Makhmalbaf turned a keen eye on the events in the region, with powerful “Kandahar” exploring post-Taliban Afghanistan. At the same time, with age, his material became more and more poetic-the balletic “Sex and Philosophy” explores questions of love and fidelity, while the banned-in-Iran documentary “The Gardener” is an excursion in search of religion’s impact. Since he went to Israel to film it, it carries an automatic sentence in Iran. But Makhmalbaf left Iran in 2005, soon after the election of Mahmoud Ahmadinejad, and currently resides in Paris.
However, his influence remains large in Iran, where he trained a generation of young and active filmmakers, ensuring his legacy there, despite several of his films being banned in his homeland and all removed from national archives.
14. Gaspar Noe
“All history is written in sperm and blood.”
A simple and adolescent statement from Noe, but one that accurately describes his visceral worldview, one that he flings at the audience with gusto and complete lack of remorse. In the well-combed and civilized world, Noe reduces his protagonists to their animal form, and invites you to sit back and enjoy the show.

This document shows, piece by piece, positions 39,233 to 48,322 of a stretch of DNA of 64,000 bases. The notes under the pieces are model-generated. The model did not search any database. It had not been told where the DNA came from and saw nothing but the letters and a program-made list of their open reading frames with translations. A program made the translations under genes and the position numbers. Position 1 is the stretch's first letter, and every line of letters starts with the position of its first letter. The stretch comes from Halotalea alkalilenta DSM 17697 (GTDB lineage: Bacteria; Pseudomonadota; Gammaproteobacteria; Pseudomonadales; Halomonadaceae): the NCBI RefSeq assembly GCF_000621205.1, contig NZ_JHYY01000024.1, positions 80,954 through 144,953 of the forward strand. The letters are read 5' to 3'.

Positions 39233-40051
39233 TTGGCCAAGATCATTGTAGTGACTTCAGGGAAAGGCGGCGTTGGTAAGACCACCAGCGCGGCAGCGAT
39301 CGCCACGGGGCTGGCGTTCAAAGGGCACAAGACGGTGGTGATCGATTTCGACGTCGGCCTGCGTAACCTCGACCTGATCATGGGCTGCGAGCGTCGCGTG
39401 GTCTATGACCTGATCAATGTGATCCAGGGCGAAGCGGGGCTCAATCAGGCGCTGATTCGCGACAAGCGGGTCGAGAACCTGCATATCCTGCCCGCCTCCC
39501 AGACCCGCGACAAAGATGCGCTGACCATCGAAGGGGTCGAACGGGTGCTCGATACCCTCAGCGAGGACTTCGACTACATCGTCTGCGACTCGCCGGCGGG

Perhaps background helped, as Noe arrived to cultured Paris via Buenos Aires and New York. The bloody verve of his work was evident from his 40-minute short “Carne,” which he reworked into a feature “I Stand Alone.” The tale of the butcher’s search for place in the world is not one of toxic masculinity, but of masculinity itself, and how it can mis-manifest itself.
The notorious and bloody “Irreversible” was a follow-up. Presented in reverse, it’s famous for the graphic killing scene and for Monica Belluci’s character being subjected to a brutal rape. The filmed shocked then, and has been revisited with charges of supposed homophobia (the main transgressor is a transsexual pimp).
The hallucinogenic “Enter the Void” was a bit of a change of pace. Mixing influences such as “The Tibetan Book of the Dead,” experimental cinema, and artwork of Ernst Haeckel, Noe’s Tokyo and Montreal-shot film, presented entirely in POV is, in a sense, a homage to his idol Kubrick’s “2001: The Space Odyssey.” The star-gate sequence comes to mind in particular. Before Noe was assaulting the minds of viewers, and now he decided to just blow them.